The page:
Although Essential Drugs has a prophylactic factory, there is no factory for oral and injectable contraceptives widely used in the country. With a demand of 15 crore cycles per year, Bangladesh is a big market for oral contraceptive pills. The popularity of injectable birth control methods is also increasing in the country.
The demands need to be met entirely by imports. For this, a unit for making birth control devices would also be set up in the Gopalganj factory.
From three years to a decade
The project tenure was extended for two years in the first phase as work was not finished in September 2013. After that, the target was set to complete the project in June 2018 by extending the tenure for two years in the second phase and one more year in the third phase.
But the project could not be completed within time and the project deadline was pushed back for another two years till December 2020 in the fourth phase.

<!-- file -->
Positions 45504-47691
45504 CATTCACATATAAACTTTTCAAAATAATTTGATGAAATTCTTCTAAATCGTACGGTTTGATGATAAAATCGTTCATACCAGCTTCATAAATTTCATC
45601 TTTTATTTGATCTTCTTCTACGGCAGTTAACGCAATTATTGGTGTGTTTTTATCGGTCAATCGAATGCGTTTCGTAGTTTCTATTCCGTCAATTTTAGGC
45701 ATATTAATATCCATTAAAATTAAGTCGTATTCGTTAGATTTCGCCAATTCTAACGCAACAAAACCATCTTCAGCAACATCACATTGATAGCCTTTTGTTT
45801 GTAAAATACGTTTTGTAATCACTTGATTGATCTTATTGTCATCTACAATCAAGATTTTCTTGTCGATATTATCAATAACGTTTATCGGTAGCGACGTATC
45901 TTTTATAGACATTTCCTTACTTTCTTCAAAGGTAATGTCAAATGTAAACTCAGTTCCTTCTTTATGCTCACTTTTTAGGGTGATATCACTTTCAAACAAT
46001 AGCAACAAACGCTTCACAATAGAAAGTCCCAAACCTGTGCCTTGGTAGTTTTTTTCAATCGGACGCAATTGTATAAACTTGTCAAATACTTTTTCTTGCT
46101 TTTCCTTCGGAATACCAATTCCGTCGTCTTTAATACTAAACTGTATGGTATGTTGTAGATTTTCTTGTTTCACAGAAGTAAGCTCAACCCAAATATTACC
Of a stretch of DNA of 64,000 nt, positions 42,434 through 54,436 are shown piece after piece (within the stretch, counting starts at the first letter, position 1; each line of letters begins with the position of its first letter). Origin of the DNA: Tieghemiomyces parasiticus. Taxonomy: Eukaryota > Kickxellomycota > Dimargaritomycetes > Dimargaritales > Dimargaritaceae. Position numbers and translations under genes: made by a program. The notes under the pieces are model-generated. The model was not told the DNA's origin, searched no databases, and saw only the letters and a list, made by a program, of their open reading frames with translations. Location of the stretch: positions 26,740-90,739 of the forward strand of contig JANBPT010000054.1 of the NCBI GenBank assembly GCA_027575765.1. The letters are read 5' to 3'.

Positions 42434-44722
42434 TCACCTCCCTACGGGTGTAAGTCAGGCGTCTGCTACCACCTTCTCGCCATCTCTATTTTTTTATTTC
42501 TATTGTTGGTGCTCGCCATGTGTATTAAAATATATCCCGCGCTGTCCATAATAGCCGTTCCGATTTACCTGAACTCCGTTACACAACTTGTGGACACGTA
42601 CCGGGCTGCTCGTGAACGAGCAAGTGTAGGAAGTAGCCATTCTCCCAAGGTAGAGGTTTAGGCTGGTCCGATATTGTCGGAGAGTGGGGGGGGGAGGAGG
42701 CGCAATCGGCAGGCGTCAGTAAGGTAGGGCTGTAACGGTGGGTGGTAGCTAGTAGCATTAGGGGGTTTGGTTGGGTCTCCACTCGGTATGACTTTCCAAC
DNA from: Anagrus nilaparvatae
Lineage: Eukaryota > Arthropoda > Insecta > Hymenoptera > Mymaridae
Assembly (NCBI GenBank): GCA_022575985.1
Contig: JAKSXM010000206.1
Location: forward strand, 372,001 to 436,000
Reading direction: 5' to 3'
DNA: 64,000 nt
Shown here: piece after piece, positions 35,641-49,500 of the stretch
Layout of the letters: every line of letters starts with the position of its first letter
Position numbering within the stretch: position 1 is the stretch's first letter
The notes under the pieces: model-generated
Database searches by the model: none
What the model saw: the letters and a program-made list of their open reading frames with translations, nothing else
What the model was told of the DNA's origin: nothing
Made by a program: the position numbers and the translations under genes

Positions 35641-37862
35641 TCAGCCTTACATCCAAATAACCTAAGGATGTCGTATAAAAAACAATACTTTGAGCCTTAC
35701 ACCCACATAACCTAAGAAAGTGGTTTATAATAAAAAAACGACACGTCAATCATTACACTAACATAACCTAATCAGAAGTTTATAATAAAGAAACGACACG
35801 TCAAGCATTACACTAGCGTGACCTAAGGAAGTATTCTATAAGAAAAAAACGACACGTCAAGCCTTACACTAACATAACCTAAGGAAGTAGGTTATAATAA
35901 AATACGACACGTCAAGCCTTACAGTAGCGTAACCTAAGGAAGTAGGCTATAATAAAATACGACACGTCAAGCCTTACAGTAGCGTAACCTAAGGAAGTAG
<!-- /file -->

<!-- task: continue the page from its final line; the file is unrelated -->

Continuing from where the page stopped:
As the latest deadline passed without a completed project, the health ministry recently sent a proposal to the Planning Commission, seeking another two-year extension till December 2022.
The project cost has also increased.
According to a recent meeting of the evaluation committee of the project, Tk590 crore or 73.77% of the allocation was spent till June last year.
The yet to be completed factory is located near Gopalganj's Ghonapara intersection.
Construction of the cleanroom at the iron tablet production building – which is at the final stage – and electrical work are underway. Setting up of furniture is still going on.
Moreover, construction of the cleanroom at the birth control product manufacturing unit and arranging power connections are still going on. Project officials said some equipment of the unit is being supplied.
Intravenous fluid production building construction has not been completed yet. Cleanroom construction and electricity connection work are also pending. Officials said only 30% of the equipment of this unit had arrived.
Work is underway to install different equipment and racks in the central warehouse building. Some 75% of work on setting up an effluent treatment plant has been completed.